Definition of ethic in English:

ethic

noun

  • [in singular] A set of moral principles, especially ones relating to or affirming a specified group, field, or form of conduct:

    ‘the puritan ethic was being replaced by the hedonist ethic’
    • ‘Miller was a persistent critic not of commerce, but of the commercial ethic as an all-embracing ideology.’
    • ‘Underlying this system is an ethic that seems to value discipline and sacrifice for their own sake.’
    • ‘His writings and addresses increasingly dealt with the ethics and morality of the end of life.’
    • ‘Is the core ethic of our society to maximise personal wealth?’
    • ‘The ethic of public service was passed on from his father, who worked in the island's customs office.’
    • ‘Gender equality may not be too far off, given that action sports typically enjoy a community ethic.’
    • ‘The language of social justice also needs to be moderated and shaped by an ethic of care.’
    • ‘The programme was also intended to develop the ethic of natural resource conservation.’
    • ‘Over the past three decades environmentalism has evolved from a social movement to a societal ethic.’
    • ‘Buddhism does have a strong sexual ethic, but not a repressive one.’
    • ‘This was the reality of the collectivist ethic in which each should be striving for all, not for himself and his own.’
    • ‘Christians have occasionally suggested that all of society should run on an ethic of brotherly love.’
    • ‘Maybe I do have a residual Protestant work ethic after all.’
    • ‘Together, we will need to build a new ethic of global stewardship.’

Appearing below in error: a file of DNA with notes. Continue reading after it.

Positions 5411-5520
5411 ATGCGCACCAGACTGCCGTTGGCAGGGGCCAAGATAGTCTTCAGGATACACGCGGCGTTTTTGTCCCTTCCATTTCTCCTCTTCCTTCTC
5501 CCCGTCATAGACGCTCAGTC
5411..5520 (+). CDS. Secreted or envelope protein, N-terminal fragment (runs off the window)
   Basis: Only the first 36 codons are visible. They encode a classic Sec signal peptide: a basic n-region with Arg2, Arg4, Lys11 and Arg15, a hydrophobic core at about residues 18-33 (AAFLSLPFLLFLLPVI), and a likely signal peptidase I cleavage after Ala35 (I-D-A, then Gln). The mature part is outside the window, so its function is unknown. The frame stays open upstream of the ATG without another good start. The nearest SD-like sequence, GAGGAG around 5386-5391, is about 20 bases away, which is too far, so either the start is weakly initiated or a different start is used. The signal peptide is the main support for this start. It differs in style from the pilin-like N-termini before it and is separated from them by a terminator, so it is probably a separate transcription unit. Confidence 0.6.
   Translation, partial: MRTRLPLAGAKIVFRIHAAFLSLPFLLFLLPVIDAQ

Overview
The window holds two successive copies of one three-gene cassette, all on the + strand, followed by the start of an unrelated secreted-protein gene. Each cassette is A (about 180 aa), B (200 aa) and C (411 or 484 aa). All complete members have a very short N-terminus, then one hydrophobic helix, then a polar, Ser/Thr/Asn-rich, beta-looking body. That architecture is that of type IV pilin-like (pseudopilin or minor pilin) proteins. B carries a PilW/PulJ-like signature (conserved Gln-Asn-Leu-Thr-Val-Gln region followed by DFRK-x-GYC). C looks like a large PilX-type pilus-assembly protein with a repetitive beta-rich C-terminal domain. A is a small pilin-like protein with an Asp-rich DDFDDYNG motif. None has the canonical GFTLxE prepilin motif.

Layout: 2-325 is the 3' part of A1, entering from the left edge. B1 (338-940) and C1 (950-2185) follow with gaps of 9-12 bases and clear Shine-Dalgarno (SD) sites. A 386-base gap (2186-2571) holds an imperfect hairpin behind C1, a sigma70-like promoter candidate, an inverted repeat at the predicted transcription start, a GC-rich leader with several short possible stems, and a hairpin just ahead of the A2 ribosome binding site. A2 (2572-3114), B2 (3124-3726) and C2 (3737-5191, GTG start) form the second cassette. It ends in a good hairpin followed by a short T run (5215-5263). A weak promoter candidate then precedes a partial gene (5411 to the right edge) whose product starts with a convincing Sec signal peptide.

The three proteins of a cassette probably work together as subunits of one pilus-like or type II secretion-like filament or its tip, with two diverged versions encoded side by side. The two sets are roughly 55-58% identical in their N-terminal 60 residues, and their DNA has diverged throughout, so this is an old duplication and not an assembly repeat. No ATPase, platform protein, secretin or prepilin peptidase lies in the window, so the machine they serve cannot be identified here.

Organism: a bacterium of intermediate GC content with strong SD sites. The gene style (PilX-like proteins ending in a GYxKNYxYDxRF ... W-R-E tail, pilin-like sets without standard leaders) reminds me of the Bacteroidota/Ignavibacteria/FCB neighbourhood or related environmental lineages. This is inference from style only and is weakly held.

• ‘It asserts the value of a socialist ethic that de-emphasises self-promotion.’
    • ‘Today, the religious element of that work ethic has largely gone - but the ethic itself remains.’
    • ‘Acting on strong moral convictions ought to be part of an ethic of responsibility.’
    • ‘The original culture, with its strict mores enforcing an ethic of sharing, is apparently losing its dominance.’
    • ‘It is a rational, utilitarian, practical ethic, deeply American and consumerist.’
    • ‘For an ethic is not an ethic, and a value not a value without some sacrifice to it.’
    • ‘But a strong work ethic was instilled in him at an early age.’
    doctrine, belief, creed, credo, attitude, rule, golden rule, guideline, formula, standard, criterion, tenet, truism, code, ethic, maxim, motto, axiom, aphorism, notion, dictum, dogma, canon, law
    View synonyms

adjective

rare
  • Relating to moral principles or the branch of knowledge dealing with these:

    ‘the ethic question is of wider import’
    • ‘I think there is an ethic question here.’
    • ‘Of course these ethic questions must be answered in the comfort of your own home safe and warm at night.’

Origin

Late Middle English (denoting ethics or moral philosophy; also used attributively): from Old French éthique, from Latin ethice, from Greek (hē) ēthikē (tekhnē) (the science of) morals, based on ēthos (see ethos).

Pronunciation

ethic

/ˈɛθɪk/